Menomonie Market Food Co-op Wins WEDC’s We’re All Innovating Contest

We’re thrilled to announce that Menomonie Market Food Co-op has been named a winner of Coronavirus Aid, Relief, and Economic Security (CARES) Act funding through the We’re All Innovating Contest hosted by the Wisconsin Economic Development Corporation (WEDC) in partnership with the Wisconsin Technology Council.

The WEDC announced the contest earlier this fall, their goal for which was to reward as many new and established Wisconsin companies with 50 or fewer employees as possible with the over $3 million in prize money. Funding was intended to provide access to capital statewide, including rurally located and ethnically diverse entrepreneurs, and to support companies that have either introduced innovations in response to direct health and economic impacts of COVID-19 or launched new innovations, including business models and best practices for COVID-19 operations that would otherwise have remained dormant.

Menomonie Market Food Co-op was selected as a top winner in one of three major categories—Technology Innovation to Address COVID-19 Impacts on Businesses—by a panel of 182 volunteer judges for the new online store we launched in response to the pandemic, a project that wasn’t originally in our business plan until 2023. We will receive a $17,250 financial award that will help offset the costs incurred to complete the project and will allow us to continue offering curbside pickup for free to the Dunn County community for the foreseeable future.

“Our food co-op exists to create wealth for our owners and our local community,” says Crystal Halvorson, Menomonie Market Food Co-op’s General Manager. “When we were weighing whether or not to invest in building an eCommerce solution earlier this year, it felt risky to use that money for a project outside of our planned budget. Ultimately, we knew we had to make the leap to keep our shoppers safe and to continue supporting our local farmers and producers, so it’s awesome to see the state give money to locally owned businesses like ours to help with that unexpected cost.”

To complete the project, our staff completed the following tasks in about two months:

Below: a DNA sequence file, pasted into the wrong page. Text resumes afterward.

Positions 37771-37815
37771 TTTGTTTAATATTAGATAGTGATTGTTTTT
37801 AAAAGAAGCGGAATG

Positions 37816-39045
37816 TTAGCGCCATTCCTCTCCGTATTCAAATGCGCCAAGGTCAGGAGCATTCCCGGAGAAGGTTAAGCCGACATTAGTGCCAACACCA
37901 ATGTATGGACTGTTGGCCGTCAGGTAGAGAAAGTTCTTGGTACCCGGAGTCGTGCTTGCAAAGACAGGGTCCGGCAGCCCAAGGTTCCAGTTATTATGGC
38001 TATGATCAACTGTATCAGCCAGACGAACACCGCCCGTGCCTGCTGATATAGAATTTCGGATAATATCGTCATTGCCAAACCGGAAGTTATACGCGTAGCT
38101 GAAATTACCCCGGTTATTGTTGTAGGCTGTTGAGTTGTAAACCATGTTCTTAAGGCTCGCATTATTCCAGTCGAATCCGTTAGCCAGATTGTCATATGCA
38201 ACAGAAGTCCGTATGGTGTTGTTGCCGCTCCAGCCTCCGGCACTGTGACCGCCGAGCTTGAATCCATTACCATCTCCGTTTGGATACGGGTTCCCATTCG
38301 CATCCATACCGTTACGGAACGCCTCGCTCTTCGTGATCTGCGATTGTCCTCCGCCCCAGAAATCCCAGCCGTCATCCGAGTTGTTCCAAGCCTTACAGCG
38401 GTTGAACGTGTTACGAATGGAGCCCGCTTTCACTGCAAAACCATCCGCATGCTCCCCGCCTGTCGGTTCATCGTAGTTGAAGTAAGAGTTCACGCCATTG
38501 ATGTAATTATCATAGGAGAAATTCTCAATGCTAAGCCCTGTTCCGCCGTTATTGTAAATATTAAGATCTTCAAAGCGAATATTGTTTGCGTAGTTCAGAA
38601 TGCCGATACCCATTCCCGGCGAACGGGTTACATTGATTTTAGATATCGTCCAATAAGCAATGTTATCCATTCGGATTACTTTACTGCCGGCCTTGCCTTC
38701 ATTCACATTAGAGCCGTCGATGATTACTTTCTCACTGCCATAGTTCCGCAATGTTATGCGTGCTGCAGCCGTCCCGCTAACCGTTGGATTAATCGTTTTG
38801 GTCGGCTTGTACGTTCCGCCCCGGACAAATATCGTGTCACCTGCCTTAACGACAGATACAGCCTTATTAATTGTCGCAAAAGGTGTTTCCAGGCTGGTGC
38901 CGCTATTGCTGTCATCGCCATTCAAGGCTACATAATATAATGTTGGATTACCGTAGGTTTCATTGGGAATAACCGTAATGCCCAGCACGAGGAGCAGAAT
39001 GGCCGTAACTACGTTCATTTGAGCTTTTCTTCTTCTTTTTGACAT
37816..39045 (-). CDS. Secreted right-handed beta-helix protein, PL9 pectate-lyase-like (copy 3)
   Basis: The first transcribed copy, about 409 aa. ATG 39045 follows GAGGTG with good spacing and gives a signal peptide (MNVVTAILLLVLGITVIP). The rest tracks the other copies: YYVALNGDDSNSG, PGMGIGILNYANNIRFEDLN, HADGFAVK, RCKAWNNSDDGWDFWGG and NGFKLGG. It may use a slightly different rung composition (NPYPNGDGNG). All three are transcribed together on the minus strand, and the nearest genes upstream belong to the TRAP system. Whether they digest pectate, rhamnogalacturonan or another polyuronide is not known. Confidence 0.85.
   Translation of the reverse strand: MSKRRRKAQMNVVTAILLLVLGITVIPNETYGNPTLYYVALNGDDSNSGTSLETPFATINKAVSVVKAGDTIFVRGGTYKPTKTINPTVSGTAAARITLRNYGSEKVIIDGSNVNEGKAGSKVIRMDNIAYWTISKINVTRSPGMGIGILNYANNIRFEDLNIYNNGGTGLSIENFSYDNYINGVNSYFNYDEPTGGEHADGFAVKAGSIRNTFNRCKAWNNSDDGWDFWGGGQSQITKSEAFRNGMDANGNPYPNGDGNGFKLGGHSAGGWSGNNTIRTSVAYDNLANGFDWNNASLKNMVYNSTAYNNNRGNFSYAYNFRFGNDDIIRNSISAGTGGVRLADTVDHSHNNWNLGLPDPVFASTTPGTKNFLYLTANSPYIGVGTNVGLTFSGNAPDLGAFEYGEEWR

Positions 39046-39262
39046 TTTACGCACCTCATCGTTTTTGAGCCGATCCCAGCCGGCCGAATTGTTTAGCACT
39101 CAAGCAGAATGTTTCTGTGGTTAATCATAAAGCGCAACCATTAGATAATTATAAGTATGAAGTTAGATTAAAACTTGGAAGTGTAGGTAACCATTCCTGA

• Designed the eCommerce website and all accompanying materials
• Cleaned their point of sale system’s product data so it would make sense to customers
• Integrated the eCommerce website with their point of sale system’s cleaned product data
• Sourced product photos from vendors and photographed some themselves when unavailable
• Created systems, trainings, and schedules for staff to become personal shoppers
• Wrote a collection of step-by-step tutorials for their customers to use after launching the site
• Collected feedback from pilot shoppers to improve the system before launch
• Integrated the eCommerce website and all of its new features into their promotions schedule
• Launched and publicized the new eCommerce website
• Helped customers adjust to the new ordering system by fielding phone calls, emails, and social media messages

Since its launch, this innovation, available to everyone at, has been vital to maintaining sales of locally grown items, such as produce, and has allowed our co-op to keep buying from small producers throughout the pandemic when they have so desperately needed support. It also saved some jobs within our store—especially in the deli whose team members were trained as personal shoppers when deli sales plummeted—and transformed others with training and a tailored approach to customer service.

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